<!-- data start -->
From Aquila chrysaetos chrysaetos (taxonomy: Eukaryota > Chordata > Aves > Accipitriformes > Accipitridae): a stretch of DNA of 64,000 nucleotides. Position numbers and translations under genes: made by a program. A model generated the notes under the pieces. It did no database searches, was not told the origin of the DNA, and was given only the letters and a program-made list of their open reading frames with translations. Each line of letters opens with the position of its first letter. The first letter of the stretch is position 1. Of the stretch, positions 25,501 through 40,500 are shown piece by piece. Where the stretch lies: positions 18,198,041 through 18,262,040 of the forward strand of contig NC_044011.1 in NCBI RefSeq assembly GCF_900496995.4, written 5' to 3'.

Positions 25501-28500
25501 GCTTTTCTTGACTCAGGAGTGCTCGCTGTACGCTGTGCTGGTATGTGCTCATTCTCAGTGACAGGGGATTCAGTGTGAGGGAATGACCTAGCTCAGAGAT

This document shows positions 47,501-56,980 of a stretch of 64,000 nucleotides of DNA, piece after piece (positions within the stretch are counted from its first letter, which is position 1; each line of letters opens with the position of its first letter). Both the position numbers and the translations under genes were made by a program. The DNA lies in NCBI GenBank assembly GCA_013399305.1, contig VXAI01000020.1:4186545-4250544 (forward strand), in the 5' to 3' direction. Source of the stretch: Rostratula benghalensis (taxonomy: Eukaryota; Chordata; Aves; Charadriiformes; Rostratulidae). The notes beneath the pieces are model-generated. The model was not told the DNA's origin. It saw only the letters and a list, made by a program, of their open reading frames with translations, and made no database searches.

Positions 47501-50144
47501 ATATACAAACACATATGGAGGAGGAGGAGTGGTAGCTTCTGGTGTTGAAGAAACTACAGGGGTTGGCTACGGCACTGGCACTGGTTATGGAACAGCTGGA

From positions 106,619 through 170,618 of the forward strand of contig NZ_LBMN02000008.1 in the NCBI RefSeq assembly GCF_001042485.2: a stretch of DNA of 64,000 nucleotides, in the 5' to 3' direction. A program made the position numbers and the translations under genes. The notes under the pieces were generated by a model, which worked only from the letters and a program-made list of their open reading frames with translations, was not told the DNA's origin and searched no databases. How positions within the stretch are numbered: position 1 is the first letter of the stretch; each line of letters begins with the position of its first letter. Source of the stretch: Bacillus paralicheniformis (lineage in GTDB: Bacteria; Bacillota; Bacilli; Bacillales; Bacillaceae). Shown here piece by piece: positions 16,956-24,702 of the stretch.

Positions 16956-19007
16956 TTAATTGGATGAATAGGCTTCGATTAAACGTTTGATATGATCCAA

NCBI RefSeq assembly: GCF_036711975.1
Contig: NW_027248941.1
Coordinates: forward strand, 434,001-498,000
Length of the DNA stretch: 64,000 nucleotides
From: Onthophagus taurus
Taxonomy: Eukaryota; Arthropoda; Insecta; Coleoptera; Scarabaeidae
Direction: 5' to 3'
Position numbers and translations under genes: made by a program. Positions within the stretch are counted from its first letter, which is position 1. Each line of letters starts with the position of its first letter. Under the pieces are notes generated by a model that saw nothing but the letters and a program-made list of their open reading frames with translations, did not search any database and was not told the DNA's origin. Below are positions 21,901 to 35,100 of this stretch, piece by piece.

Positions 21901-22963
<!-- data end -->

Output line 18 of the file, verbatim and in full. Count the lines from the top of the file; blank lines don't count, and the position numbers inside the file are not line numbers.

Positions 21901-22963